Swami Sivananda

Though he never visited the United States, this Indian guru had a profound influence on yoga in America.
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Though he never visited the United States, this Indian guru had a profound influence on yoga in America.
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Born into a devout South Indian family in 1887, Swami Sivananda, then named Kuppuswamy, began his career as a dedicated physician, a natural calling for the deeply compassionate youth who fed the poor and hungry who passed by his family's home. In 1913, he traveled to Malaysia, where he ran a hospital. Ten years later, he returned to India; by that point, he had undertaken a serious study of the world's religions and developed a daily practice of prayer and asana.

In 1924, in Rishikesh, he met his guru, who initiated him as a sannyasin (renunciant) and named him Swami Sivananda. For years, Sivananda lived the life of a wandering monk, performing tapas (austerities). In 1936, in an abandoned cow shed in Rishikesh, he established the Divine Life Society. An ashram that included a free dispensary and charitable hospital grew on the site, and today the society has branches all over the world. Sivananda, who passed away in 1963, never again left India, but his influence is felt globally through the work of key devotees: Swami Vishnu-devananda, who came to the West in 1957 and founded the first Sivananda Yoga center two years later, in Montreal; Swami Satchidananda, who founded Integral Yoga; and Swami Sivananda Radha, who founded Yasodhara Ashram in British Columbia.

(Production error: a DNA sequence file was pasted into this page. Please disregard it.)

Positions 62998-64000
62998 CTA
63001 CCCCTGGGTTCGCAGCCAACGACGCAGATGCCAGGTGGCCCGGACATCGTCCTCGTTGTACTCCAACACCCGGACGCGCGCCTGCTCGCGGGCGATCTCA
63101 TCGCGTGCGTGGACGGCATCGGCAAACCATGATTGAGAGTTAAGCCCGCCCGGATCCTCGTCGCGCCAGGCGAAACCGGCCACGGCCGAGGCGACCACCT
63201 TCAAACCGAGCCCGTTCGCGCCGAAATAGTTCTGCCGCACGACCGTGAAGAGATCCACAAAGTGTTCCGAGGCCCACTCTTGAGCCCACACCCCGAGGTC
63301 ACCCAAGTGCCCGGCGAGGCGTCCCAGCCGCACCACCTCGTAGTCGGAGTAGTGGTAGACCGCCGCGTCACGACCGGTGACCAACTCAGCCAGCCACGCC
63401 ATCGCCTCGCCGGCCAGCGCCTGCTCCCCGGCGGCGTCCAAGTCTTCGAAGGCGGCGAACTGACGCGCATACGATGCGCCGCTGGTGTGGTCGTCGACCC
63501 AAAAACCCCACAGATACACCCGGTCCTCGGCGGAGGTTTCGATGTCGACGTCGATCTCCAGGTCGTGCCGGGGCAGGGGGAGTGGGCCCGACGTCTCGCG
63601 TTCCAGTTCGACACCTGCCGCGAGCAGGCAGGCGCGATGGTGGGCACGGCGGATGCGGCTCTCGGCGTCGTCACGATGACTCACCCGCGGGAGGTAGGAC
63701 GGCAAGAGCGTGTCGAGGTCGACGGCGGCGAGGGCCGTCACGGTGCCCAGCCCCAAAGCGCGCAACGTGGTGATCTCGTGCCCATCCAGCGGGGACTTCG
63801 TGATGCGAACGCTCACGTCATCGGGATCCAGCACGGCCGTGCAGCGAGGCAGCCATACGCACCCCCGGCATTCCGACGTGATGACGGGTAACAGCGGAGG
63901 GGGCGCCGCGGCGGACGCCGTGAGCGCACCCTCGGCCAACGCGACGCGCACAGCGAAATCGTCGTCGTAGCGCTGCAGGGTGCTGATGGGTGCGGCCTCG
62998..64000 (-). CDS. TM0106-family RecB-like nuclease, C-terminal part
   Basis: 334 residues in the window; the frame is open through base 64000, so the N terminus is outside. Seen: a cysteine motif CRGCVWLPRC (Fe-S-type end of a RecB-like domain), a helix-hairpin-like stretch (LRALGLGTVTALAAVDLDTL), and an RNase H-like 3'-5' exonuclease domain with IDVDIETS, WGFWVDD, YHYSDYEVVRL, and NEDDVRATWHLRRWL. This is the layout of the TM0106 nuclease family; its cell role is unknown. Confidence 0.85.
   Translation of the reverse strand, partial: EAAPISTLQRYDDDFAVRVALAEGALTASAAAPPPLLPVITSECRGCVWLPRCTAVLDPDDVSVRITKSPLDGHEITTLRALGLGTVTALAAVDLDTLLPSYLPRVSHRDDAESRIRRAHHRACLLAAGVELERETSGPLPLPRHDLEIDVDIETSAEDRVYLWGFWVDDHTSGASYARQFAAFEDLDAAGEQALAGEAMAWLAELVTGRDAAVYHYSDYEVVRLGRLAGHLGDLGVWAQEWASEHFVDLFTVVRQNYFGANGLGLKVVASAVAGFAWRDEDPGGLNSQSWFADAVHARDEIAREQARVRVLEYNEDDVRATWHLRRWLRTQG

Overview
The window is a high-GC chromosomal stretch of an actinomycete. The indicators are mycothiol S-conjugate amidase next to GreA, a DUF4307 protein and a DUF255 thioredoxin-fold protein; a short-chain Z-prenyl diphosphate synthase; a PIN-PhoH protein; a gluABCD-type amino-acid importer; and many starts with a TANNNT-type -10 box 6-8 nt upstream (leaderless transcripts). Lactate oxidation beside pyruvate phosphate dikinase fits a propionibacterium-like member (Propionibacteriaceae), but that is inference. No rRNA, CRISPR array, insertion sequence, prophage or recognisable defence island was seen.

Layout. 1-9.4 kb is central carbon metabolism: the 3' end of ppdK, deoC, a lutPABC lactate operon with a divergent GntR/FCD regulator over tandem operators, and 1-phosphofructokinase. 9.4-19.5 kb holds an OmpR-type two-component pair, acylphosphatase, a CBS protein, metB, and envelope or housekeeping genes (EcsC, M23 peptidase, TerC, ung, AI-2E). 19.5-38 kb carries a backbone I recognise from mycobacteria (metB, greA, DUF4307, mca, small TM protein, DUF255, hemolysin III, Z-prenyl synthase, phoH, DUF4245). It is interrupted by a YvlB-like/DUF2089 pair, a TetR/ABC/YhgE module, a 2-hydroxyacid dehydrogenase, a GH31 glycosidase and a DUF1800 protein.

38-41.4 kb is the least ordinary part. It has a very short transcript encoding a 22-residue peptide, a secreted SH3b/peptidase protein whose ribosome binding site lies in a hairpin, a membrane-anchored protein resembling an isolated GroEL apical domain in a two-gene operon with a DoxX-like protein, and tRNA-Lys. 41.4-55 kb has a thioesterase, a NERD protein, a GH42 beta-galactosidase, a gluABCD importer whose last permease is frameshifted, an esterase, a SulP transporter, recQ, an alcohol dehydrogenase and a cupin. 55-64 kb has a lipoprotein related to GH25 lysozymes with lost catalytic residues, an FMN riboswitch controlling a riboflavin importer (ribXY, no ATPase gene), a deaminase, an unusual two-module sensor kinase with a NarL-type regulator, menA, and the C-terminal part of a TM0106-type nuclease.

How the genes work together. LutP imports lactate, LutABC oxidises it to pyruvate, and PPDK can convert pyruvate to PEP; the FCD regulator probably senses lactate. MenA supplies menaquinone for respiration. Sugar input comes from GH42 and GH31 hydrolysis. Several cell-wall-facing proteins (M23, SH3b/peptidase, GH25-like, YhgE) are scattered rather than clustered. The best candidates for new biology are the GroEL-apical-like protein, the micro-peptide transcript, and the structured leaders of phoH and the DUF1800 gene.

For more information, visit www.dlshq.org or www.sivananda.org.